National Hydropower Day

Recognizing the resource's contributions to the electrical grid


In celebration of National Hydropower Day, we invite you to explore PNNL's research supporting this clean, renewable energy source.

PNNL’s Aquatic Research Laboratory

Did you know that Pacific Northwest National Laboratory has a 7,400-square-foot laboratory that serves as home to 10-20 thousand fish at any given time? The facility enables research focused on the impacts of hydropower development and operation. Water is pumped in from the nearby Columbia River and is then heated or cooled to help rear various species of fish. Many of the fish are tagged and released. To learn more:

Save the Date: Fish Passage 2022

 Pacific Northwest National Laboratory will host Fish Passage 2022, the International Conference on River Connectivity. The event will take place at PNNL’s Discovery Hall, in Richland, Wash., on June 13-16, 2022. More information will be available soon!

HydroWIRES Pumped Storage Hydropower Report

Pacific Northwest National Laboratory recently conducted a comparative study to evaluate the environmental effects of building and operating two types of PSH: the traditional open-loop system and a relative newcomer, closed-loop. The PNNL team found that environmental risks of closed-loop PSH systems are generally lower than those of open-loop PSH. Read the report here.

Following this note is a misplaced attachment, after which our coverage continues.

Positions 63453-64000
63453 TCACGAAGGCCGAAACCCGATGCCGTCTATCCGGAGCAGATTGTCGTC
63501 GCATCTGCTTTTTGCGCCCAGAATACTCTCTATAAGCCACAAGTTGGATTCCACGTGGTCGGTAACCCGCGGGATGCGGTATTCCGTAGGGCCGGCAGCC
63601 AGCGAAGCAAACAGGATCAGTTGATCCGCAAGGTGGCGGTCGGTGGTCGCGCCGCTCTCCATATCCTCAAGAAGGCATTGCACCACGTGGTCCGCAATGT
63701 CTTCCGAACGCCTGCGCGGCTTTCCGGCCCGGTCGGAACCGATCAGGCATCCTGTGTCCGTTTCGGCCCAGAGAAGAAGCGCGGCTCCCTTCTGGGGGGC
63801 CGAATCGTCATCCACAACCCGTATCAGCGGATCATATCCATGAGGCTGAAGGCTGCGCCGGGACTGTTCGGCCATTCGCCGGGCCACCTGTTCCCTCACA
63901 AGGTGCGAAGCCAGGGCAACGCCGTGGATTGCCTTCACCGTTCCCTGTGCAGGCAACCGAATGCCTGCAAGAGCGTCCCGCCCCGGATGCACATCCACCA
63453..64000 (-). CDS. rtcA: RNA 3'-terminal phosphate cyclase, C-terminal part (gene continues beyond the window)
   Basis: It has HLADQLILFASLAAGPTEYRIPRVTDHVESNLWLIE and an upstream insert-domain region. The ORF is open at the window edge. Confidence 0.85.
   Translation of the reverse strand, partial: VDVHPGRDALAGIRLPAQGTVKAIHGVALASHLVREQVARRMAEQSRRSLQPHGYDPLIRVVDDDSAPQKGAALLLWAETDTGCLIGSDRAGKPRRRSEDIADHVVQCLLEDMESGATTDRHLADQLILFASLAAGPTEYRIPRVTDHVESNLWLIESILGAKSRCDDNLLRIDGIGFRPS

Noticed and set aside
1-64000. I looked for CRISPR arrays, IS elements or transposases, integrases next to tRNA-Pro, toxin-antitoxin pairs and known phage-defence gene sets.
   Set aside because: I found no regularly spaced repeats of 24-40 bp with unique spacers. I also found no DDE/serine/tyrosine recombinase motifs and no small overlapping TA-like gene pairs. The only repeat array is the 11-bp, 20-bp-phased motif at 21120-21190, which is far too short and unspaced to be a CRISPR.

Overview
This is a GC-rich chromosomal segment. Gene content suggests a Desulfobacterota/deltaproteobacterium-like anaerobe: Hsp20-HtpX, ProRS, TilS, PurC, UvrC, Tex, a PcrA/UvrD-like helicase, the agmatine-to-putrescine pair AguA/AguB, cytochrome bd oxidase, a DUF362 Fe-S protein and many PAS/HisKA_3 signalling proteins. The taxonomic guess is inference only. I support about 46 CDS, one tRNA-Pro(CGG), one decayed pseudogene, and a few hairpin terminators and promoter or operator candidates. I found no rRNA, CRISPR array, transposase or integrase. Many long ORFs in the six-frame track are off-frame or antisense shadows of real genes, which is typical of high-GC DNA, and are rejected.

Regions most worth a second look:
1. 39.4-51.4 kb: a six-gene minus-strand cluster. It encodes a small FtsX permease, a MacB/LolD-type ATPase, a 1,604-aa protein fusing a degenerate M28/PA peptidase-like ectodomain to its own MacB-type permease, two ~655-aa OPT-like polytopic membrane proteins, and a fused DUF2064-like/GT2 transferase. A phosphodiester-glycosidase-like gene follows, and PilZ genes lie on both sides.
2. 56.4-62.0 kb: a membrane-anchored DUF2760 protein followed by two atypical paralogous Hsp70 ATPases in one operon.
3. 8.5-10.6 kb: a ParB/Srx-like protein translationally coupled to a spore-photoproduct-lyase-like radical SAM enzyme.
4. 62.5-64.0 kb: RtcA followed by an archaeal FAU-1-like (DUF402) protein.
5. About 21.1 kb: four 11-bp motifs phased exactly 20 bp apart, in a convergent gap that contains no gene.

HydroPASSAGE Tools for Fish Survival

 Pacific Northwest National Laboratory and Oak Ridge National Laboratory co-lead DOE’s HydroPASSAGE project, which develops and promotes tools and information for fish survival. PNNL and DOE hosted a webinar that provides an overview of the two of the tools—the Hydropower Biological Evaluation Toolset (HBET) and Biological Performance Assessment (BioPA). View the webinar here.

HydroWIRES, the Story

DOE’s HydroWIRES initiative aims to clarify the evolving role of hydropower as part of a modern grid infrastructure and unlock its potential for optimizing grid operations. The initiative is organized into research areas, each with a story behind them. Check out the story on PNNL’s website.